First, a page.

Realtors and other real estate professionals eagerly look forward to the annual Profile of Home Buyers and Sellers. The Profile, published by the National Association of Realtors, provides insight into the preferences and decisions of home buyers and sellers. After thirty-five years of publication, the Profile has become somewhat of an important contribution to housing trends and economics. But did you know that the mortgage lender and the mortgage industry has a survey of their own?
The National Mortgage Database (NMDB) is a multiyear project conducted by the Federal Housing Finance Agency (fhfa.gov) and the Consumer Financial Protection Bureau (consumerfinance.gov). The NMDB project incorporates two consumer surveys, the National Survey of Mortgage Originations and the American Survey of Mortgage Borrowers. The NMDB is meant to provide statutory guidance and lending policy direction. The database has yielded interesting data about how and why borrowers choose their mortgage lender, as well as their experiences and interactions during the mortgage process.
The NMDB has produced a colossal amount of data across many aspects of the consumer-mortgage lender relationship. The preliminary analysis indicated that consumers don’t really shop for a lender. Many home buyers use the mortgage lender recommended by their agents and others. Most notable is that about half of the home buyers surveyed only considered one mortgage lender. Not a surprise is that the small percentage of home buyers who apply to more than one lender are typically motivated by better terms (such as interest rate).
The mortgage lender is an important aspect of the home buying process. Unfortunately, the NMDB suggests that home buyers are not doing their homework, and possibly choosing their mortgage lenders for the wrong reasons. The mortgage process is an intricate dance between the buyer, the loan officer/processor and the underwriter. The mortgage lender can either provide a smooth and “stress free” closing, or a bumpy process that can cause anxiety and delays.
When you’re buying a home, “time is of the essence” (it states that on the first paragraph of your contract). Choosing the wrong lender can cause delays and potentially cost you money. Issues can occur with any mortgage lender at any time during the mortgage process. Problems can sometimes stem from the inexperience of the loan officer/processor, who does a poor job communicating what is needed from you. More often, issues arise during the underwriting process because of a slow turnaround time.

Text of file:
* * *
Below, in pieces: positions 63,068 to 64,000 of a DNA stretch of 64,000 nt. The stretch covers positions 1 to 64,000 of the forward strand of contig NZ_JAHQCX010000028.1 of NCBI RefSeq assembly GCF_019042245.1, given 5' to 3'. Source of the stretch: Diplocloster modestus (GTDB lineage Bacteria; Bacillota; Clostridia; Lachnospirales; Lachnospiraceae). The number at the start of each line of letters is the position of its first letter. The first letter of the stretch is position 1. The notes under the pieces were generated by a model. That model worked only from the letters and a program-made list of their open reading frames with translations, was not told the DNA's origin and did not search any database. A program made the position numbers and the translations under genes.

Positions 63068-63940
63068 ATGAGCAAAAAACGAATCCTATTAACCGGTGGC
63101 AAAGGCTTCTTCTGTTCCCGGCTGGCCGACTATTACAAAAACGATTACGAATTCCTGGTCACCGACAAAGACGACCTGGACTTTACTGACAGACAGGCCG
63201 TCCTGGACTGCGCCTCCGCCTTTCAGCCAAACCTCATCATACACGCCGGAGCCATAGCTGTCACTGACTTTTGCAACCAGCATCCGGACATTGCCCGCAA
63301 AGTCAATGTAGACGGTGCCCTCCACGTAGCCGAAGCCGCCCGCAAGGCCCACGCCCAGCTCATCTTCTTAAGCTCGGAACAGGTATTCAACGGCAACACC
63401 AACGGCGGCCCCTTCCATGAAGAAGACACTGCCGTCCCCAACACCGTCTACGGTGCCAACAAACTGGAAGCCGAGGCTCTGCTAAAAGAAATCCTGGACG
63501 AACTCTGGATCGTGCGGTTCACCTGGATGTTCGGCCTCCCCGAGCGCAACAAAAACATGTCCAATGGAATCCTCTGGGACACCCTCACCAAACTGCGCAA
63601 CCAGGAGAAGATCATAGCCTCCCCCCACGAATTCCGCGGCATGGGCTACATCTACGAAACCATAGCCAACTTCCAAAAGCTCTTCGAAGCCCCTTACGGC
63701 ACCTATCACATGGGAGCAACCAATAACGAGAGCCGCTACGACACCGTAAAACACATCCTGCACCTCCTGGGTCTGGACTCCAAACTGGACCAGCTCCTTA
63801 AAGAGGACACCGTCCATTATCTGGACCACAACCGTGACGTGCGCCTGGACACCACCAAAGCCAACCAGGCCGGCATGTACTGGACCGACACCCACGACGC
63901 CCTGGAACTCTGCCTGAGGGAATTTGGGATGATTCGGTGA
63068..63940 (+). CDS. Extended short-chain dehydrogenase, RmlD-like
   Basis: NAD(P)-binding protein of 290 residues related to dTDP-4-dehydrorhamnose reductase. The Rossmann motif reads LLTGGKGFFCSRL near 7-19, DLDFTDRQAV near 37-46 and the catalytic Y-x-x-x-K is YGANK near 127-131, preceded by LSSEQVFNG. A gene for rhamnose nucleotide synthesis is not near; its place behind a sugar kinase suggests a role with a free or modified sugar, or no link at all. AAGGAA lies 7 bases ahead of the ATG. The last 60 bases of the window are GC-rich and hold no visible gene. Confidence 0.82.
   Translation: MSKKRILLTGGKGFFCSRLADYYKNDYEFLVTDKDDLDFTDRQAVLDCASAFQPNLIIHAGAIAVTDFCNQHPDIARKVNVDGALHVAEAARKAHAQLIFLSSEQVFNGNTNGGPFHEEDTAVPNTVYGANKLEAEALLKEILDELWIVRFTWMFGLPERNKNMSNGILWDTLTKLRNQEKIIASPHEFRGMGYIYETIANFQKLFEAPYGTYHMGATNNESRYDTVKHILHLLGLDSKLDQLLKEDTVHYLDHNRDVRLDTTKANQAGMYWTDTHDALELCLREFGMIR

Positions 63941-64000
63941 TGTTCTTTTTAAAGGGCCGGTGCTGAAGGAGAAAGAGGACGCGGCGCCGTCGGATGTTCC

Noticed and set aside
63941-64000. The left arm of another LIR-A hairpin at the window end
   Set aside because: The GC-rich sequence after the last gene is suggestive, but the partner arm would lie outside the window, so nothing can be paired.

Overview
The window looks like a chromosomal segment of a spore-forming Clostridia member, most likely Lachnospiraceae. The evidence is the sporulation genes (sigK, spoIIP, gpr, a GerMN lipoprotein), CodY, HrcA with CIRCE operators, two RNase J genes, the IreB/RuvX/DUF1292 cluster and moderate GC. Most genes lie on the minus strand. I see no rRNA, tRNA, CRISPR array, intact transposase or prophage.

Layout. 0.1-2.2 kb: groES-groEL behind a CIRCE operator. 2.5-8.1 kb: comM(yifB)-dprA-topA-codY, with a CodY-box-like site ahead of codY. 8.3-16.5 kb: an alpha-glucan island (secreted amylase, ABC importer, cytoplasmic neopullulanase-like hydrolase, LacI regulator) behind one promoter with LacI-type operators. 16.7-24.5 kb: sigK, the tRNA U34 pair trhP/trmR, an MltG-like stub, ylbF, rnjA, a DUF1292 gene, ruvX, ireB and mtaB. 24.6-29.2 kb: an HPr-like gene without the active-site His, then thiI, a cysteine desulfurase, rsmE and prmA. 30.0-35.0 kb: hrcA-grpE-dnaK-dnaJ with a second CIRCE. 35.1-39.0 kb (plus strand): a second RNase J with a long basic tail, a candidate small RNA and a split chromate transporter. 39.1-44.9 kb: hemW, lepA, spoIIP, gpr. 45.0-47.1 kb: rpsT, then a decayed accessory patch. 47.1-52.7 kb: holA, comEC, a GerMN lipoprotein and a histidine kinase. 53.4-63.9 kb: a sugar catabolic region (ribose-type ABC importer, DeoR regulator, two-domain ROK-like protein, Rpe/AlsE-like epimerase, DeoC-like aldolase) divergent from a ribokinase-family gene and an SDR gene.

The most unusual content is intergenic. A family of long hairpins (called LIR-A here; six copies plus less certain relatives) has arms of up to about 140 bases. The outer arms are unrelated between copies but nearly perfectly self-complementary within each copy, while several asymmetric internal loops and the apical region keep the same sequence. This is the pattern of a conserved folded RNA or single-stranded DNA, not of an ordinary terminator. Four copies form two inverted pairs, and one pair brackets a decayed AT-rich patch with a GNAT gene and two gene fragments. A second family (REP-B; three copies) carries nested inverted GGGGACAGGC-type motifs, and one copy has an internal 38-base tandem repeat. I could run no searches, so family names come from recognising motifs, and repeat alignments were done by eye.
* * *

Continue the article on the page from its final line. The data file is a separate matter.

Believe it or not, many mortgage lenders have their loan officers, processors, and underwriters separated in different offices. Sometimes the different offices are located in different cities, which can add time to the process. Sometimes. lenders have their processing and underwriting all in the same office, which helps facilitate communication and a loan approval.
As a home buyer, RESPA gives you the right to choose your mortgage lender. The process of choosing the best lender for you should not be much different than choosing your Realtor. Ask your agent and others whom you respect for referrals. Do your homework and consider at least three of the referrals, if not more.
In addition to comparing interest rates, compare the lender fees. Lender fees can vary and can add unnecessary cost to your closing. Since you will be communicating with the loan officer and processor a great deal through the home buying process, talk to them to get a feel for how they interact with you. Besides to asking about their company, ask the loan officer about their background and experience. Find out how their underwriter operates and ask about the underwriting turnaround time. And make sure the lender is licensed. You can check a lender’s licensing by checking with the consumer portal of the Nationwide Multistate Licensing System (also known also known as the Nationwide Mortgage Licensing System or the NMLS).
Original located at https://dankrell.com/blog/2017/12/15/mortgage-lender-shell-game/
Copyright© Dan Krell
Disclaimer. This article is not intended to provide nor should it be relied upon for legal and financial advice. Readers should not rely solely on the information contained herein, as it does not purport to be comprehensive or render specific advice. Readers should consult with an attorney regarding local real estate laws and customs as they vary by state and jurisdiction. Using this article without permission is a violation of copyright laws.